Cooler weather, shortened days and brilliant fall colors aren’t the only things heralding the changing of seasons. The presence of migratory birds tells its own story.
Migration has been ongoing for many weeks now; although many bird populations have already passed through or departed, numbers of species are still being reported in certain areas of the state. Shorebirds and songbirds — two of the earliest to begin migration — are still being counted, while others have just recently begun in earnest.
Sparrows are everywhere, it seems. Every morning on the walk from the parking lot to work, I pass a power-line clearing and a small drainage pond with grassy banks. As I pass, sparrows erupt from the grass in every direction. It was a challenge to get a close-enough or long-enough look to positively identify them before they scattered. I did get lucky once, when I saw one before it saw or heard me. I was able to identify it as a savannah sparrow.
Although savannah sparrows do breed throughout Maine, I seem to see them only during migration. At this time, they gather in large flocks, which may include other sparrows, such as song sparrows and swamp sparrows.
When I first started birding, I remember being thrilled when I learned how to identify savannah sparrows. They were distinct enough from the other three, more common sparrows I had learned: song, swamp and chipping sparrows. Their upper chests so finely streaked with brown, clean white underbodies and their yellow eyebrow stripe and pale crown stripe made them seem exotic by comparison.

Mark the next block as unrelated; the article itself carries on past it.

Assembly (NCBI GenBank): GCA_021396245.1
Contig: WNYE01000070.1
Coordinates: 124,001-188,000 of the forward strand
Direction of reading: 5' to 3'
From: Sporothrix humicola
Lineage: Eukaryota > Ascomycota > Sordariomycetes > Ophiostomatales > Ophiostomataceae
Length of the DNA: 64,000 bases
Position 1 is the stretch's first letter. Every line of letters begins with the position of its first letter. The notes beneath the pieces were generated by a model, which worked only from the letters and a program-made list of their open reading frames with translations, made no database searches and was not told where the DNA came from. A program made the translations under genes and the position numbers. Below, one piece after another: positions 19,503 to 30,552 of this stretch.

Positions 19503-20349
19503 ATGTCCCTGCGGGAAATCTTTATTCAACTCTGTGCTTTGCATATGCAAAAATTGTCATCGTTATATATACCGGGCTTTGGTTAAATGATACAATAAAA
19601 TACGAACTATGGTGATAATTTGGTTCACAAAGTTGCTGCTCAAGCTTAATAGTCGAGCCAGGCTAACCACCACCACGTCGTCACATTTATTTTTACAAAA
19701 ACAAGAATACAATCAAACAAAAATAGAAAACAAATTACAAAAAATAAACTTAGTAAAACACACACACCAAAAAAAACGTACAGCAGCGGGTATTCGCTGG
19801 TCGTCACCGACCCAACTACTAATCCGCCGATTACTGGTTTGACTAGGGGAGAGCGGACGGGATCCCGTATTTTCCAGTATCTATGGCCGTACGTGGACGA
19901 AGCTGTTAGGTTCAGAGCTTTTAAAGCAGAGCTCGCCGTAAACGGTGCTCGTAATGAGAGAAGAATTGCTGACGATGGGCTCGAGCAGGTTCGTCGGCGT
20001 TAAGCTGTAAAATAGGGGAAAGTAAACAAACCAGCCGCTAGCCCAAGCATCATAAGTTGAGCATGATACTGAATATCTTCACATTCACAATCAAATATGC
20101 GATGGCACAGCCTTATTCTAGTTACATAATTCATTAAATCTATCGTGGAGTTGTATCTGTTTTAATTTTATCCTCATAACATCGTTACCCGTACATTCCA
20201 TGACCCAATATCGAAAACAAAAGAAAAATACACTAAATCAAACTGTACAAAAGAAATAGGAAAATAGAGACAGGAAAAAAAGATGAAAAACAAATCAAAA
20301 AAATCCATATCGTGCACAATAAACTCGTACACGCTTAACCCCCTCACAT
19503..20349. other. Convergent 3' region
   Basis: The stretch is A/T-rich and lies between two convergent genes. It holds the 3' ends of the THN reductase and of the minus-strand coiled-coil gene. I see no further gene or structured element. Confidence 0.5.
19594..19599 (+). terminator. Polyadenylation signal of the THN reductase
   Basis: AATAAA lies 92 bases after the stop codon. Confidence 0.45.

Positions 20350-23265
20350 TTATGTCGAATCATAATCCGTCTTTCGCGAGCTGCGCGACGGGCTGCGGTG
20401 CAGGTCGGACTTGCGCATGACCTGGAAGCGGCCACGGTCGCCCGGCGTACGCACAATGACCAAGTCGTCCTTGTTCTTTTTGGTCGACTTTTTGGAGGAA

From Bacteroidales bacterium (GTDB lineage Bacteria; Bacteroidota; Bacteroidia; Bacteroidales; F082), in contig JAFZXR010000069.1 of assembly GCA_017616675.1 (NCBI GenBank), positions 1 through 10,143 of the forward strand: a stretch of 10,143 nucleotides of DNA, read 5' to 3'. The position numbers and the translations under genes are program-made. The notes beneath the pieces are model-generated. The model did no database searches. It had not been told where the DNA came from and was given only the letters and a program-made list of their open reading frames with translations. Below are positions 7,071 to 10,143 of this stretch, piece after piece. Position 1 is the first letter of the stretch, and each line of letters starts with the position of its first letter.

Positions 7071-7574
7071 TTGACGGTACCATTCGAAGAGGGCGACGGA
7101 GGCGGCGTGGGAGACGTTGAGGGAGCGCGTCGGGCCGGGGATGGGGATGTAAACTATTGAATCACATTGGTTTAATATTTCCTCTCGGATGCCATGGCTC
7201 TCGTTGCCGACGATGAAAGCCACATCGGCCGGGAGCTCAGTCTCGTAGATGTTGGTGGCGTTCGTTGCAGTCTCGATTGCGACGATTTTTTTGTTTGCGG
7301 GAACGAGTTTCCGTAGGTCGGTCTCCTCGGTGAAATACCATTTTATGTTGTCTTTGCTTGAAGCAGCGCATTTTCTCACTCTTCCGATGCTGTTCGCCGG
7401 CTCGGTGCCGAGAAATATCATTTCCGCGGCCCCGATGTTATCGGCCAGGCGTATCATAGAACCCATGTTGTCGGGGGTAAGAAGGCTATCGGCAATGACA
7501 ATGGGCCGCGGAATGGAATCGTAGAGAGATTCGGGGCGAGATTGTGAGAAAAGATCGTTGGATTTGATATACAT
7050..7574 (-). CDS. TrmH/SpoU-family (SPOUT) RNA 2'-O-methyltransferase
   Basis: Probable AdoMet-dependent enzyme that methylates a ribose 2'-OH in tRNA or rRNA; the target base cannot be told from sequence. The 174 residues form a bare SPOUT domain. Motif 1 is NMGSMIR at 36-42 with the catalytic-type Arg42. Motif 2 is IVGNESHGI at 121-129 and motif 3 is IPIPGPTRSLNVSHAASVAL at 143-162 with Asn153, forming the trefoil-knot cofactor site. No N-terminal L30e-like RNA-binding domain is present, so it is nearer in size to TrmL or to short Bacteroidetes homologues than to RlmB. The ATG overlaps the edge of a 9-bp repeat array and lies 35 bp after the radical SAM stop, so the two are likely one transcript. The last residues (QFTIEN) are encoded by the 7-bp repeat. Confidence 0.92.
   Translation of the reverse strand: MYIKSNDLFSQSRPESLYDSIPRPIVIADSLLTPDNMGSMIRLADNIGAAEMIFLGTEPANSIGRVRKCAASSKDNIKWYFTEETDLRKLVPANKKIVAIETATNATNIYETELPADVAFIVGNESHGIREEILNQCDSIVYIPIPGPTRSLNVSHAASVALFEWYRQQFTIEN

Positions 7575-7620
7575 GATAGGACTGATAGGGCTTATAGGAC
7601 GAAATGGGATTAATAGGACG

At this time of the year, these sparrows are feeding on the abundant seeds of grass and herbs along roadsides, meadows, marshy areas, fields and sand dunes. Or, as I had the privilege to observe, along power-line clearings and near drainage ponds.
This area in back of where I work is its own little birding hotspot, for I’ve observed kestrels, cormorants and spotted sandpipers there in recent weeks. Earlier in the week I had an especially nice surprise.
As I was leaving work, I saw a very large, light-colored bird fly by the foyer windows. Rushing outside, I saw the bird alight in a sparsely leafed birch tree that bordered a large patch of woods including white pine, oak and maple trees.
The bird had the shape and build of a red-tailed hawk but not the distinctive red tail of an adult of this species. The bird was perched with its back toward me, and I prayed it would stay put as I passed by on my way to my car. Luck was with me — it did not spook at my close proximity, and I clearly saw its finely streaked belly band. It was a juvenile red-tailed hawk; young birds do not acquire their characteristic red tails until their second year.
Putting more distance between myself and the hawk so as not to interrupt its hunting, I observed it for a short time. The day took on a surreal quality: while the presence of this young raptor marked the true season, the bright, sunny, unusually warm day gave the illusion of spring. Adding to that, incredibly, was the song of a pine warbler drifting from the forest.
Sometimes warblers and other birds may sing snatches of song during migration, faint whispers that recall late spring and early summer. It was easy to fall under this spell, and for a second I could imagine it really was spring again — until I turned around and realized I had scattered a small flock of sparrows gathering for migration.
This time, it was impossible to identify any of them, as I was blinded by the afternoon sun already low in the sky — yet another reminder of the true season.